[b]Wikipedia[/b], my friend.  Start with any buzzword and read its article.  If you lack the domain knowledge to understand the article, follow a link and come back later.  Tabbed browsing is great for this -- push an article on the stack and read it again after a little bit. :)  This is the best way to understand buzzwords because the articles are about exactly what each word means!  You may have to go several articles deep before you really get it, but by the time you're done you'll have been through enough knowledge to cover several university lectures.  Yesterday I spent about two hours understanding "Business Intelligence" and everything behind it using exactly this method.

    5) And finally, any particular suggestions for a starter like me? Do you know any particular APIs, frameworks, or technologies that are good for a beginner to dwell into

    If you're interested in graphics, OpenGL is a lot of fun and it's challenging.  You have to like (or put up with) matrix math to really really get it, but I found that it's worth it.  It's fun to start and then gets deeper and deeper...  Start with the "NeHe" tutorials.  If you don't care about platform, Direct3D (and the rest of DirectX) is trickier at first but is equally powerful.  Reading the DirectX SDK docs is a great way to get used to learning APIs in the first place -- you learn to make sense of a big mess.

    Windows Forms (Part of .NET) is a fine windowing system.  Very handy to know your way around, because that knowledge eliminates a good 3/4 of all your Windows programming hurdles.  It also will get you very familiar with Visual Studio.

    If you want to do stuff on the web, MySQL and PHP are great together.  SQL is just good to know, if you don't know it yet.



  • the pessimism in this tread amazes me. The average starting pay for CS majors out of my college is 55K and everyone that I know and talk to had a job offer before graduating. I got an offer at the first company I applied for. Don't believe the lies that the field is terrible.



  • I agree with much of what asuffield has written however, if you are determined to enter this industry..

    Go to a professional CV writer and then register with a specialist recruitment agency. Your CV needs to stand out from those of all of the other IT graduates. If your college has a careers service then try it; many offer courses on interview technique. Your degree and a good CV will only get you the interview, you have to do the rest, Can you get a letter of recommendation from one of your tutors? Do any of your tutors have industry contacts?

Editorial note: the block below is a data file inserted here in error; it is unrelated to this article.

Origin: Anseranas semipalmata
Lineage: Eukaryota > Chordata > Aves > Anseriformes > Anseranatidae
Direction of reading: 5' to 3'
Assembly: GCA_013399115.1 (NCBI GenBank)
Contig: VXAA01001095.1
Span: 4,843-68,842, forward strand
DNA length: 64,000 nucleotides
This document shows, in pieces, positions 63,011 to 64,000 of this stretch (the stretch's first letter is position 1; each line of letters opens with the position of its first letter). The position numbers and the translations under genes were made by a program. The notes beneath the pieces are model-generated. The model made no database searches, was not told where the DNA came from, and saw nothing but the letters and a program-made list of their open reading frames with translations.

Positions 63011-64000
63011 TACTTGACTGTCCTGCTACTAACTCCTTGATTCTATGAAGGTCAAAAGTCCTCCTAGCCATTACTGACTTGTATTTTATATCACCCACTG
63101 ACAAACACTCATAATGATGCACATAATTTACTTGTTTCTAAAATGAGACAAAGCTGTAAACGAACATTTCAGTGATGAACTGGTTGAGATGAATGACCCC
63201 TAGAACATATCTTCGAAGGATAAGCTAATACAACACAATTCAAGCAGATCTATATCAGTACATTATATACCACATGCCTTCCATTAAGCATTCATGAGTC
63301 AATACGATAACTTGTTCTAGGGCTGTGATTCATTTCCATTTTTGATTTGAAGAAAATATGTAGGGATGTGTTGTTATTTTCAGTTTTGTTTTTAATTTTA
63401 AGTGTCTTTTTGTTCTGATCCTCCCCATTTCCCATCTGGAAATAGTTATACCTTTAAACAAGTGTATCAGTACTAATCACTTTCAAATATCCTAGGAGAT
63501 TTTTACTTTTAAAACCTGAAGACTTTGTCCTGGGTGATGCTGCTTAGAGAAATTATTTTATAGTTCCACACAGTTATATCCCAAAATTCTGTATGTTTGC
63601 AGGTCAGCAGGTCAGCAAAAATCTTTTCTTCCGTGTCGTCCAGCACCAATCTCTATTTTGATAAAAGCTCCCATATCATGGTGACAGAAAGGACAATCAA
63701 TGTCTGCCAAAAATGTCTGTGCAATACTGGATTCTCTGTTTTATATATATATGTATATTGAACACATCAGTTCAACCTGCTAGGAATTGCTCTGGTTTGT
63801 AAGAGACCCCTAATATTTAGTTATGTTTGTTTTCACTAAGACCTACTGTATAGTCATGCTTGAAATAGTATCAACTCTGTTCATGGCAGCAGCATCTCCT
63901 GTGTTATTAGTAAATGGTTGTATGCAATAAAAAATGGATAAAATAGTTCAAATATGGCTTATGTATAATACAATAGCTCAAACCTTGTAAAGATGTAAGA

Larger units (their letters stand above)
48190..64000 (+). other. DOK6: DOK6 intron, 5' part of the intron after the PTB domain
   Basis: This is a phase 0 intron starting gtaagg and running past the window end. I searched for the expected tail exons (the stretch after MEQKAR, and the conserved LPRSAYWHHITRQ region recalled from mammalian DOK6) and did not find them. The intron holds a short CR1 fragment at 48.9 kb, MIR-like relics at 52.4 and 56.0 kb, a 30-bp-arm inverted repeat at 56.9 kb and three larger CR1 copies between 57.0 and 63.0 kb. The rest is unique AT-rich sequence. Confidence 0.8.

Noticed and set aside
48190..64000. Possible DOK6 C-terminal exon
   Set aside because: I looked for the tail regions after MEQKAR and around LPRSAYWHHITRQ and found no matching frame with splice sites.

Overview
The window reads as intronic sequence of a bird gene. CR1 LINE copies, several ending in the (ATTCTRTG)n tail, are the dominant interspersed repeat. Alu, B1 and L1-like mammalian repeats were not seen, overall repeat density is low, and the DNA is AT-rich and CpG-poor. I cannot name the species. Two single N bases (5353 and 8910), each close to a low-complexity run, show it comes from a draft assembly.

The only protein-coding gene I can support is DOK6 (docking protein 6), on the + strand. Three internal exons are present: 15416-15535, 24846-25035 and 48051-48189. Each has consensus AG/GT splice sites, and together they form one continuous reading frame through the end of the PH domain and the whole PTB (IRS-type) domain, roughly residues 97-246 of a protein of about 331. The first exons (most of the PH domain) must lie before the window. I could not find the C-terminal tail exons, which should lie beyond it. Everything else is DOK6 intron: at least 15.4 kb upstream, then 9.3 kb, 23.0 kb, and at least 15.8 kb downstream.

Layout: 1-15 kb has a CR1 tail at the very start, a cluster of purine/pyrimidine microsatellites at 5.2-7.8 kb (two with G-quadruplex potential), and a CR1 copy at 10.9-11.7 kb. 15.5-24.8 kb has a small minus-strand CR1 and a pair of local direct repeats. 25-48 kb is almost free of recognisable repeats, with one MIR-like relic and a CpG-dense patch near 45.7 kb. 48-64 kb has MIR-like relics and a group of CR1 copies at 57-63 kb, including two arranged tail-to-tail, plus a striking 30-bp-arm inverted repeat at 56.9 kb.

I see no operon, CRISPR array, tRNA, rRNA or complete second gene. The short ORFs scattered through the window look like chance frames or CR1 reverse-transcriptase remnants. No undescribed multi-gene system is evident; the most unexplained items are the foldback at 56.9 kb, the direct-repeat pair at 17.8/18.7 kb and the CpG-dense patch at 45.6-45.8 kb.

Visit your library or buy the books and teach yourself the buzzwords. Download the free stuff like MySQL and Java and play, you will soon discover how it all fits together. You only need to learn enough to be able to blag your way through the interview with confidence, and don't be afraid to say you don't know. They will not expect the Earth from a new graduate. I have employed people purely on their enthusiasm at interview.

    Best of luck. 

     

     



  • Is it really that hard to find a job as a software developer in the US this time? Here in Austria, there seems to be a lack of skilled programmers. During the last year, I've received job offers regulary... just like in the late 90s.

    Regarding GizmoC's questions, it's perfectly normal not to know all those frameworks in the Java world. Just visist apache.org and count the number of "web application frameworks" they are offering. How could any programmer know them all? Those buzzwords are, in the end, buzzwords. Especially in the Java world, frameworks come and go. Frameworks do not always make your life easier, since they constrain the way you build an application. That's an important difference to a library, which simply adds functionality.

    Regarding libraries, just keep in mind that anything that seems to be a "basic" functionality, e.g. encryption or networking, most likely already exists in one of the standard libraries. Things that are a bit more complex, but often required, like writing an Excel file, most likely exist in additional libraries, e.g. from the Apache Jakarta project. If something is very likely to exists in a library, it pays to search for this library/API instead of trying to do it yourself.

    Sitting at home and focusing 100% on a personal project... well, if you can afford it, do it for a year or so. Maybe you wont be successfull, but at least you tried. In a few years, when you are married and have a lot of responsibilities, you simply wont be able to do that anymore. Anyway, use the web to look for example code, ask others for help. If you do it all on your own, without any feedback, chances are that you make the same mistakes that a lot of people have made before. Anyway, keep in mind that an excellent product is nothing if you cannot sell it. If you succeed on the technical side, it can still be difficult to create a business from it. Selling stuff costs a lot of money for a start.

    As a final recommendation, try to have fun with your work. It's perfectly possible to have a job that doesn't suck.

     



  • @SteveYoungblood said:

    Well, any advice is appreciated.  And I'm certainly not going to suggest that it's 'bad', but it sounds like this is just something where you just kind of stumbled into the field, whereas I am actively trying to get into it.  While I don't want my skills to stagnate sitting around my parents house waiting for the "dream job" to come along, I also don't want to just settle on something that might give me the break I need sometime down the road.  I realize that a degree alone isn't really enough in this market to easily get me a nice job, but I'd like to not be overly pessimistic and hope that with some patience, my four years in college won't prove to have been a complete waste of time.